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September 20, 2018

New compounds may prevent spread of malaria

Researchers at Imperial College London have discovered compounds that can potentially prevent malaria parasites from infecting mosquitoes, in turn avoiding spread of the disease to humans.

Researchers at Imperial College London have discovered compounds that can potentially prevent malaria parasites from infecting mosquitoes, which could in turn avoid the spread of the disease to humans.

While malaria can be cured with drugs that kill the replicating form of the parasite, patients still carry dormant forms of the virus that transfer the parasite to a mosquito when it bites the human.

These dormant parasites then mature and multiply inside the mosquito, which can later infect a new person.

The newly identified compounds prevent this maturation of parasite inside a mosquito. After screening more than 70,000 compounds, the researchers identified six with potential to be formulated into drugs.

Imperial College London Life Sciences department professor Jake Baum said: “It took several years to find the right conditions that would stimulate the sexual parasites and to miniaturise the environment, but it was worth it – at our best we were screening 14,000 compounds a week!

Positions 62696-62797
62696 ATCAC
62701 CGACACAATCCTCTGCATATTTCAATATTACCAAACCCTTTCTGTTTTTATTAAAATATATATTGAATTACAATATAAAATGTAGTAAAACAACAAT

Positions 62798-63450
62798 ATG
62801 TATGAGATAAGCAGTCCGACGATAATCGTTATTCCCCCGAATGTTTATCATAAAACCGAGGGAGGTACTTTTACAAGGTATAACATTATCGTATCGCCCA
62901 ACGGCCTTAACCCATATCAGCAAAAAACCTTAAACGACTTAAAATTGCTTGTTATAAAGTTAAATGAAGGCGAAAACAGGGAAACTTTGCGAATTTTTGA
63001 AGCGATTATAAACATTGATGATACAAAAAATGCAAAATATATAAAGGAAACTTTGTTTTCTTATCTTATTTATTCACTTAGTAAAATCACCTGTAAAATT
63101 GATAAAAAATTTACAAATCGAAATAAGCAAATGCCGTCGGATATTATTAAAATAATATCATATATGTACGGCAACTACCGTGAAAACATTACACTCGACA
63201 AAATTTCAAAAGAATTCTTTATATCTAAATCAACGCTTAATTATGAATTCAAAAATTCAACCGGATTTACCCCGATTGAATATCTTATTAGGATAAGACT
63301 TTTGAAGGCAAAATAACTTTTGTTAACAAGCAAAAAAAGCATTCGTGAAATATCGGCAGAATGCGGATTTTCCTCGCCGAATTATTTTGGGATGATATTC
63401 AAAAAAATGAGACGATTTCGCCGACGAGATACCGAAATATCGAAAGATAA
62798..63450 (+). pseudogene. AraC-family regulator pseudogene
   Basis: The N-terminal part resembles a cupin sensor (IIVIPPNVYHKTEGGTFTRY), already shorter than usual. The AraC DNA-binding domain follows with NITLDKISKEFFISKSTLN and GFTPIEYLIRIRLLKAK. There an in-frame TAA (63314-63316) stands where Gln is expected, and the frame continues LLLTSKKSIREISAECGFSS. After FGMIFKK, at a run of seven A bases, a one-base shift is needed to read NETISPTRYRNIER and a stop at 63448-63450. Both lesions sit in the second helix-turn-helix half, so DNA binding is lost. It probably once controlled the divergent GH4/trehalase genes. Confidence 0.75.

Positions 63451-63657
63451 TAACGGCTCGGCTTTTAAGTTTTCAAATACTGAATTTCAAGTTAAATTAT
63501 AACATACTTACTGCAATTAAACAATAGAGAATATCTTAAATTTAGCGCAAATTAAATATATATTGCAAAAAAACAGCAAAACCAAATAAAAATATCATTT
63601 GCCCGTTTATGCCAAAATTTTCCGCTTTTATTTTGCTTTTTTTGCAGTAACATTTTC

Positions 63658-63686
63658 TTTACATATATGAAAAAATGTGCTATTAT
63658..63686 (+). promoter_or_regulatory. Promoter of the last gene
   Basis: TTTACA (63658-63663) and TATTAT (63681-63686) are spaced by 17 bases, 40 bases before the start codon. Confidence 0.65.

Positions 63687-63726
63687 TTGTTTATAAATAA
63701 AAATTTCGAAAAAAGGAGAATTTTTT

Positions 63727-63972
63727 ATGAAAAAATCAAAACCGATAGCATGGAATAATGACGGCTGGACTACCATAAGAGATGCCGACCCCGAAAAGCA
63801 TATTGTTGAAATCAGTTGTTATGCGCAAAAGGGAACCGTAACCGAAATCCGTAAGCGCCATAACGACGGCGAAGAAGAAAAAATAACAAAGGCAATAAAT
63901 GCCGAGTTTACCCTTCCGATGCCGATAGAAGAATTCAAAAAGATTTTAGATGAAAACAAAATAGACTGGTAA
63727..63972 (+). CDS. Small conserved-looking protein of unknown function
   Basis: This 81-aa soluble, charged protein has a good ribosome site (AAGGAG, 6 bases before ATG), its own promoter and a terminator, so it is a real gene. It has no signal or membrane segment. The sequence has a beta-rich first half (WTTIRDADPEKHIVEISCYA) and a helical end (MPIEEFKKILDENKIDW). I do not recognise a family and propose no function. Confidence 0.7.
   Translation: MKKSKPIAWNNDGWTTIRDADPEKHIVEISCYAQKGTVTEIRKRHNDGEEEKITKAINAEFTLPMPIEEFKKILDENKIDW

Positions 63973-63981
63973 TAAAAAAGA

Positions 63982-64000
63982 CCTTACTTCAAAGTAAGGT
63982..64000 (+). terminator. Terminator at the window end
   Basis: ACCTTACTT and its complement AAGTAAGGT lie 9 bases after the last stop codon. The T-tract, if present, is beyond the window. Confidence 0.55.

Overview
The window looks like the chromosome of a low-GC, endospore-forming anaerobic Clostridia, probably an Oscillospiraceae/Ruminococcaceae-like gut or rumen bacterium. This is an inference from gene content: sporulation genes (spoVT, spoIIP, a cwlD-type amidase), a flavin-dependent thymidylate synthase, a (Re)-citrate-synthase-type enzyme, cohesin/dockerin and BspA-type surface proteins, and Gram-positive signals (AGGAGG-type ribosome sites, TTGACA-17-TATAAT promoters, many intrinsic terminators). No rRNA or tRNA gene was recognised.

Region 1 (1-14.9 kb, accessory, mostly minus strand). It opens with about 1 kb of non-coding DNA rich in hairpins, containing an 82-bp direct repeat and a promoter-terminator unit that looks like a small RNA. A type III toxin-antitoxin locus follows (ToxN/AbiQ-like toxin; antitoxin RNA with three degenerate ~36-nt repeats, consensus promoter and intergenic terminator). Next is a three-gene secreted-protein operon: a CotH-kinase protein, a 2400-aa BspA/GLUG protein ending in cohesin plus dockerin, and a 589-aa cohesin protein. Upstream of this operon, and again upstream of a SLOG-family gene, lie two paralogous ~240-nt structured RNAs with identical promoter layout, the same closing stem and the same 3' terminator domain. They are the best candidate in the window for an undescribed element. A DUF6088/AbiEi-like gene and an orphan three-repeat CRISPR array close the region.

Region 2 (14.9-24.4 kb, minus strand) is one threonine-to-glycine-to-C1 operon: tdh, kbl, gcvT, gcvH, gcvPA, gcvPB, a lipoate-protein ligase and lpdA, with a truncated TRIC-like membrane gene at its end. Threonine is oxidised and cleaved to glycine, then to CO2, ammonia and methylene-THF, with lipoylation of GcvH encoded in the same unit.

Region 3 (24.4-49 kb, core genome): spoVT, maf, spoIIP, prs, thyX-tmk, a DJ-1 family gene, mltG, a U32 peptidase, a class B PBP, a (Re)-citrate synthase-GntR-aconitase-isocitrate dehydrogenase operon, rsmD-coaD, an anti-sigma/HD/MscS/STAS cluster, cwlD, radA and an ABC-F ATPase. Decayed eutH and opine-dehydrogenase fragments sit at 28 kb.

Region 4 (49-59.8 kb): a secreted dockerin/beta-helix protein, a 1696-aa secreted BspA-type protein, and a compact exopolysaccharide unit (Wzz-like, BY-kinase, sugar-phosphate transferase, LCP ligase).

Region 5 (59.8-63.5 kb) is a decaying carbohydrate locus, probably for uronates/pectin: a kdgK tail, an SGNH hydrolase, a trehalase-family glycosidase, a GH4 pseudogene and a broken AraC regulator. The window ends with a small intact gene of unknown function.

“Overall we screened around 70,000 molecules and found only a handful of potent compounds that are both active and safe to use with human cells. It was like finding needles in a haystack.”

“Since transmission occurs in the mosquito, drugs targeting this process have the added benefit of being naturally much more resistance-proof, which could be essential for eliminating malaria.”

Baum noted that the combination of a transmission-blocking drug with a standard antimalarial can cure patients, as well as protect the community.

The team has already validated one compound in mice, and are in the process of studying the mechanism of all the compounds and an approach to make them useful as future drugs.

Baum added: “What we propose is antimalarial drugs that protect mosquitoes, blocking the parasites from continuing their infectious journey.

“Since transmission occurs in the mosquito, drugs targeting this process have the added benefit of being naturally much more resistance-proof, which could be essential for eliminating malaria.”

As the drugs cannot be given directly to mosquitoes, the researchers will work on stabilising them for administration to humans and to ensure their survival after being transferred into the mosquito.

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